15. the hunter world has an unnatural obsession with flat-kneed, toe-flipping daisy-cutter movement, despite the fact that so many of those horses are stiff, inverted elbow movers... somewhere 'efficient' and 'ground-covering' got lost in translation, and the same lack of information seems to be fueling all these weird shoeing trends.

    i've seen this done, and i have yet to see it make a positive difference in the horses' movement - usually it's the opposite. but then, i've rarely seen aluminum shoes improve a horse's movement much, and often it gets worse from lack of support, so a lot of horses suffer needlessly because of their owner/trainer's ignorance. i mean, what's the real difference in weight for a strong, fit horse? it's impact is negligible, and if a few ounces is seriously altering your horse's movement, he's probably got other problems. it's one of those old horse-showing wives tales that somehow sticks around and gets more extreme as time goes on. it's up there with artificially long or short toes to alter stride length/knee action.

    imo, noting beats quality hoof and proper balance - shod or unshod is irrelevant. if you've trained properly, you should be happy to take the horse you have into the arena and let him be judged on his own merits, instead of searching desperately for a few ounces of advantage. and the judges should know the difference, though sadly most don't anymore.

  16. I used to do low level hunters when I was younger. I remember hearing about people pulling shoes for flat classes at the bigger shows but I never knew anyone who did. The horses I rode mostly when barefoot anyway. They had great feet come to think of it.

  17. Sounds like a very weird practice to me - for a horse to go barefoot the feet need to be conditioned and I agree that it would be an unfair thing to a horse pulling his shoes right before he has to compete. The fact that any shoe disengages almost the entire hoof mechanism is the problem. When the shoe comes off, it can sometimes feel like very painful pins and needles for them, or at the very least a strange sensation to suddenly 'feel' the ground again.

  18. You have GOT to be kidding. WHY the heck would they do that???? I'm truly disgusted. The last darn thing my H/J world needs is folks being sheep and messing with horses' feet just because it's "in." Look what happened to Tennessee Walking Horses and THEIR feet when one horse had more natural action and won more. "Oh, here we'll just weight out horses' feet down and they'll look just like him! Wait, that's not enough..." Yeah. Now they've had soring for 40 or 50 years. What are the hunter people going to do next, file some hoof off, too? I think this is just TERRIBLE and absolutely should be banned! They do NOT need to go down that road.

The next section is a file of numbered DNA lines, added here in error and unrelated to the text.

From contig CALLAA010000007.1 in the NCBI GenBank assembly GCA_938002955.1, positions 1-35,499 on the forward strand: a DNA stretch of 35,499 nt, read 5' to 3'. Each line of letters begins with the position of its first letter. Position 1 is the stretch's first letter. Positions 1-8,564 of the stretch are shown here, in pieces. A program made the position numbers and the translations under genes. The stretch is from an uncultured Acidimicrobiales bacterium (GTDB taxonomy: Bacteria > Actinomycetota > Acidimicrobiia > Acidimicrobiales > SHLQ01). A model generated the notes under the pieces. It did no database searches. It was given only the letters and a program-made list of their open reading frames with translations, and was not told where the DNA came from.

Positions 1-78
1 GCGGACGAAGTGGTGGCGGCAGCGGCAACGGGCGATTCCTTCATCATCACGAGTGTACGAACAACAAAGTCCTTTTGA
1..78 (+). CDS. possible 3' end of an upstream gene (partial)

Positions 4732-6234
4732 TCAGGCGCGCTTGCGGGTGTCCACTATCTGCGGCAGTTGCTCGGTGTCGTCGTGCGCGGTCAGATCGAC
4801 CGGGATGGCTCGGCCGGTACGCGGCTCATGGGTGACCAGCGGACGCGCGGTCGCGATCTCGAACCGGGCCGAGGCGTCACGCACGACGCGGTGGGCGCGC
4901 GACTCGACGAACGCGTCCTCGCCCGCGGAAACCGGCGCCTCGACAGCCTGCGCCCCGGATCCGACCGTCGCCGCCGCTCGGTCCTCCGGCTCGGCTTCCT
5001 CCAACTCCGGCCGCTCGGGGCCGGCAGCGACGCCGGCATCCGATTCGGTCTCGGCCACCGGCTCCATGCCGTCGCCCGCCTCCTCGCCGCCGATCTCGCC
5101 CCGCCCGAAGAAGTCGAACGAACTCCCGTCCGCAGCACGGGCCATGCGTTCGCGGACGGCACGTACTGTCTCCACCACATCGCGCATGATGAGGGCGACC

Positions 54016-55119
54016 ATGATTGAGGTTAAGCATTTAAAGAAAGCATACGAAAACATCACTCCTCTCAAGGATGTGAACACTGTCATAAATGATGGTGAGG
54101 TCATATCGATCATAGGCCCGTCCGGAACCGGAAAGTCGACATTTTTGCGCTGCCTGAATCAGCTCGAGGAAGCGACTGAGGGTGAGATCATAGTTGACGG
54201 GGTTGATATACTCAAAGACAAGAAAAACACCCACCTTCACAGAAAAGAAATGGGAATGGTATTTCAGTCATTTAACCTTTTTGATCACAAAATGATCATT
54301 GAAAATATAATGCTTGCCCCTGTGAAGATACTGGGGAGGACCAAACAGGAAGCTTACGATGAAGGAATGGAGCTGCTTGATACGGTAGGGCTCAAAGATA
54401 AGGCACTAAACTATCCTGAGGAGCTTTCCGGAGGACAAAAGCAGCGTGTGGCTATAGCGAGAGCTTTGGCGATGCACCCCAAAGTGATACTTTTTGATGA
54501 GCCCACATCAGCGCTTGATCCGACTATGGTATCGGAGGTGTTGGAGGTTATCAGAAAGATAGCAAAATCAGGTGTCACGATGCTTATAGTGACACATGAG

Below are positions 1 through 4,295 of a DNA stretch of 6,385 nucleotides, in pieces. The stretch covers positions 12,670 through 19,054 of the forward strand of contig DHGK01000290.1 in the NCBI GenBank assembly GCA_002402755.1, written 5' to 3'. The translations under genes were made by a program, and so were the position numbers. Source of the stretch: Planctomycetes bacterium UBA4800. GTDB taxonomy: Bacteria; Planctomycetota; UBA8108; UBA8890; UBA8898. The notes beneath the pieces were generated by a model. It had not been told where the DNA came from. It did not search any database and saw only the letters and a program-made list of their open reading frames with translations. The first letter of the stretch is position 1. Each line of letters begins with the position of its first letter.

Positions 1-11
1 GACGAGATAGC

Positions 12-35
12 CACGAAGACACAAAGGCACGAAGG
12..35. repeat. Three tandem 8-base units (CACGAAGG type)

19. If the horse moves better without shoes, than leave the shoes off and allow him to move better all the time. Does that sound too simple?

  20. I've never heard this. I guess I can see the hypothetical reasoning, but I simply can't believe that barefoot is making all that much of a greater difference movement then a l/w aluminum shoe. I really just can't imagine it gives anyone and "edge," and it seems to me that it's just hurting their pocket books.

  21. Yuck. Scary that hunters are being invaded by this sort of trendy baloney. For a long while it seemed like they were the last bastion of anything resembling sense in the horse world. I guess that's why they call it "horse sense," not "horse owner sense."

    As someone who rode hunters a lot at a fairly high level 25 years or so ago, I look at youtube videos of top level hunters today and don't see that there's a whole heck of a lot of improvement. Somehow back in the early 80's, every horse in a flat class was wearing steel shoes, and yet they all had exactly as good a daisy cutting sweep as horses do today wearing aluminum or nothing. In most cases it seems like I remember the top horses having far prettier movement than the top horses today. So what's been gained?

  22. Allie, I would venture to say that I can sum up the difference in today's hunter ring in one word: Warmbloods. I grew up in the New Jersey H/J world. Never had one of my own, never showed above 4-H level, but I was AROUND them for years. And what did everyone ride? Thoroughbreds. I took a pretty long hiatus from the horse world, and when I got back to it in 2000, I was astonished to see rings full of nothing but warmbloods. Where did all the TBs go? Now, I have nothing against warmbloods - I've been riding one myself for a year now (he belongs to a friend) - but when I get my own hunter horse, it's going to be a TB. I will take a lovely, well-moving TB anyday for a hunter, shoes/no shoes, steel or aluminum shoes.